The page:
Designing with “big data” is a challenging task. Matan Stauber, however, took it to the next level. With an impressive outcome. Having studied Visual Communication at Bezalel Academy of Art and Design, Israel’s national school of art, Matan realized a very ambitious final project: an interactive timeline of our galaxy’s history — 14 billion years, from the Big Bang to today. We talked to Matan about Histography, about the idea behind it, and how he managed to bring it to life. An interview about stretching the limits of what’s possible.
Designing with “big data” is a challenging task. Matan Stauber, however, took it to the next level. With an impressive outcome. Having studied Visual Communication at Bezalel Academy of Art and Design, Israel’s national school of art, Matan realized a very ambitious final project: an interactive timeline of our galaxy’s history — 14 billion years, from the Big Bang to today.
We talked to Matan about Histography, about the idea behind it, and how he managed to bring it to life. An interview about stretching the limits of what’s possible.
Q: Matan, what’s the idea behind Histography and how did it come to be?
Stauber: Timelines are one of the most popular ways of visualizing history, but they are limited to a specific time period. Histography is an interactive timeline that allows viewers to explore all of history, across 14 billion years of history, all the way back to the Big Bang. The site draws historical events from Wikipedia and self-updates daily with newly recorded events. Every dot in Histography represents a historic event, along with videos, articles, and images. Viewers can adjust to any time range, from decades to billions of years, and even compare historic events using different categories, such as war and inventions in the Middle Ages.
For a while before creating Histography, I was interested in Wikipedia and how a redesign of it could look like. One of the features I had in mind was a view where all of Wikipedia’s events are arranged on a historical timeline. Since Wikipedia contains events from every time period we know (from this current year to the Big Bang), a timeline of all Wikipedia events is a timeline of all history as we know it. I found this concept to be so exciting that it quickly became the brief for the entire project.
Q: How does Histography work from a technical perspective?
Stauber: I created a system that scans Wikipedia, searching for historic events, indexing them, and trying to determine how important each one is. For every event the system then asks Google for an image, YouTube for a video, and Wikipedia for an article.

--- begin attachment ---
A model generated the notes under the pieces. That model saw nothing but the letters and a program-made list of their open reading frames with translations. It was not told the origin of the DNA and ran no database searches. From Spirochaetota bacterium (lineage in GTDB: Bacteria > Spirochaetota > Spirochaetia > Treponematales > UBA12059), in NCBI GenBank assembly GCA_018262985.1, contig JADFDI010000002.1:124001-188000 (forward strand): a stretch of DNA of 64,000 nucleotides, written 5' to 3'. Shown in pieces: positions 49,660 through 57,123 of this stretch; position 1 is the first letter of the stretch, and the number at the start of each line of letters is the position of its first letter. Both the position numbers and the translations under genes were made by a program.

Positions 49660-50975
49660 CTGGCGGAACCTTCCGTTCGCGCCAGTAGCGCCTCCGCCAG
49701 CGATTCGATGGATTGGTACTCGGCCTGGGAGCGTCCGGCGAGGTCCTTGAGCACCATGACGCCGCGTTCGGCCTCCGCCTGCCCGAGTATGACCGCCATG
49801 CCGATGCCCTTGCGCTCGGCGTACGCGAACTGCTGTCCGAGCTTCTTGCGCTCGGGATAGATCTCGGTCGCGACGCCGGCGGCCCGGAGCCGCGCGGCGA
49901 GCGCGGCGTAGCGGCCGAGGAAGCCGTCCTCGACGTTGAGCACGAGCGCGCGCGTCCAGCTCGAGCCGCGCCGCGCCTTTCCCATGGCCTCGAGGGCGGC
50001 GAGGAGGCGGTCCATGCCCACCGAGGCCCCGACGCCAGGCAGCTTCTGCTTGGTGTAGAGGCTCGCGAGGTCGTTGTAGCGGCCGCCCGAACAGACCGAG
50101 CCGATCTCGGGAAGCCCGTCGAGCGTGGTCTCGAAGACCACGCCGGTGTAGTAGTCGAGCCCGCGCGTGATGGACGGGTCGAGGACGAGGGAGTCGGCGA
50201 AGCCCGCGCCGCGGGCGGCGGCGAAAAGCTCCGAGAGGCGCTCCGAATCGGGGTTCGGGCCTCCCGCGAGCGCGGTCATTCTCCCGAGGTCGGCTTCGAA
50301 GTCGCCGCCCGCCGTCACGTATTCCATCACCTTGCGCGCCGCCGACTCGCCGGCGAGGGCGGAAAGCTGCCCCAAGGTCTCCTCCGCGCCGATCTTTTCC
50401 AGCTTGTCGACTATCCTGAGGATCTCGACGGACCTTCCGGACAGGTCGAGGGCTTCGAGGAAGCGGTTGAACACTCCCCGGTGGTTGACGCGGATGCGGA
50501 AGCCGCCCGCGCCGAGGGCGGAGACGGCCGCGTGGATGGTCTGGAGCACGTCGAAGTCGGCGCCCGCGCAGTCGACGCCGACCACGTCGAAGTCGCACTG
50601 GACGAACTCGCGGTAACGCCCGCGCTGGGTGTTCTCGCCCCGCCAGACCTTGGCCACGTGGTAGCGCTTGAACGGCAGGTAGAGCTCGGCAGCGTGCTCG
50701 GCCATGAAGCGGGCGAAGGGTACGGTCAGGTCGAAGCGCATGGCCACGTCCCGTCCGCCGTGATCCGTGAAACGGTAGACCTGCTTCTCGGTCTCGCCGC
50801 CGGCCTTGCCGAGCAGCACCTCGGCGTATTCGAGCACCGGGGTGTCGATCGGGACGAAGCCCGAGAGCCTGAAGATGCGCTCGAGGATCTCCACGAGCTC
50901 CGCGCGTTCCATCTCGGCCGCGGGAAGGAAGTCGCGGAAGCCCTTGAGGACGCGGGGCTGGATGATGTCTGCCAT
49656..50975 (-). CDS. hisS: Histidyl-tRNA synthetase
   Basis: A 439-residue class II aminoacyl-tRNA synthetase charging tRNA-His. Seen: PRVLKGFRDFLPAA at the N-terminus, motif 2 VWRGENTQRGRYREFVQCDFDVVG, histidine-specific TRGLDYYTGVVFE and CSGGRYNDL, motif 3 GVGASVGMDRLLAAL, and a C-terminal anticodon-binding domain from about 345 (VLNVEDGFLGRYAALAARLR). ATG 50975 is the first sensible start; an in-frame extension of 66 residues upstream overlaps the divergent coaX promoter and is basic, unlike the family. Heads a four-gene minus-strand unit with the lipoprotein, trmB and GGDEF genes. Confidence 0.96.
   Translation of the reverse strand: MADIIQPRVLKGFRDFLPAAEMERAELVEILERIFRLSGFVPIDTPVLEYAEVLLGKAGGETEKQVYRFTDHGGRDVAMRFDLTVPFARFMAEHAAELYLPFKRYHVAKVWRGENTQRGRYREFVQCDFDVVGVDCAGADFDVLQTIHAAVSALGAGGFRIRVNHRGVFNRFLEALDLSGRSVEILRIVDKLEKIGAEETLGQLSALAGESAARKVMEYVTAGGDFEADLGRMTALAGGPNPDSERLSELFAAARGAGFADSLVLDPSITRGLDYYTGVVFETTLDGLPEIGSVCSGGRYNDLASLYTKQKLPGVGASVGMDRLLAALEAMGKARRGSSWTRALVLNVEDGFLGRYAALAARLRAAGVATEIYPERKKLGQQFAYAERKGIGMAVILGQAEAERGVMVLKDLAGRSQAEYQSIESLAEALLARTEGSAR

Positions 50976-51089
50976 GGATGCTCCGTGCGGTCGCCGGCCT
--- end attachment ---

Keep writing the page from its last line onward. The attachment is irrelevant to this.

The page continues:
Imagine telling a person: “Go to every Wiki page you can find. Every time you come across a date and you think it’s a historic event, write it down. For each of them go to Google and ask for a photo and to YouTube and see if there is a relevant video, and give each one a rating score of 1–100. Events with a Wiki page will get a higher score as events without. Longer and popular articles will get higher scores as short and unpopular ones.”
The reason behind the rating system is that there were a lot of very niche historic events that are probably not relevant to most people. My first experience with Histography was exploring for a very long time before I could find events I could relate to. The solution was to promote the more “important” events, the ones people are writing and talking about. You can’t really tell, but every time you move your cursor, the system tries to pick the more interesting event out of the events in the radius around your cursor.
Q: Could you explain what is going on behind the scenes the moment a user has selected a timeframe?
Stauber: Every time you select a timeframe, the system constructs a new graph layout. Each column in this new layout can represent anything between months to millions of years (depends on how big your selected timeframe is).
The next step is that each of the thousands of dots on the screen gets its own new location. Every millisecond or so, the system runs through all of the dots and moves each of them slightly closer to their new location. This is what drives the animation. Because each dot has it’s own speed, it feels as if the particles come flying in, not like a robotic movement.
When I started thinking about how to design such a timeline, one that can support billions of years and thousands of events, the main concern was proportions. The series “The Cosmos” once calculated that if you place all of the galaxy’s history on a one-year calendar, all of human history will fill the last second of that calendar. I knew that in order to create a timeline of all history, it cannot be limited to a specific period. It will need to be able to show events on different scales and to allow people to focus on a single year as well as billions of them. Trying to answer that required many different design concepts and explorations — from 3D timelines to Matryoshka-type designs, and going back to the drawing book time after time.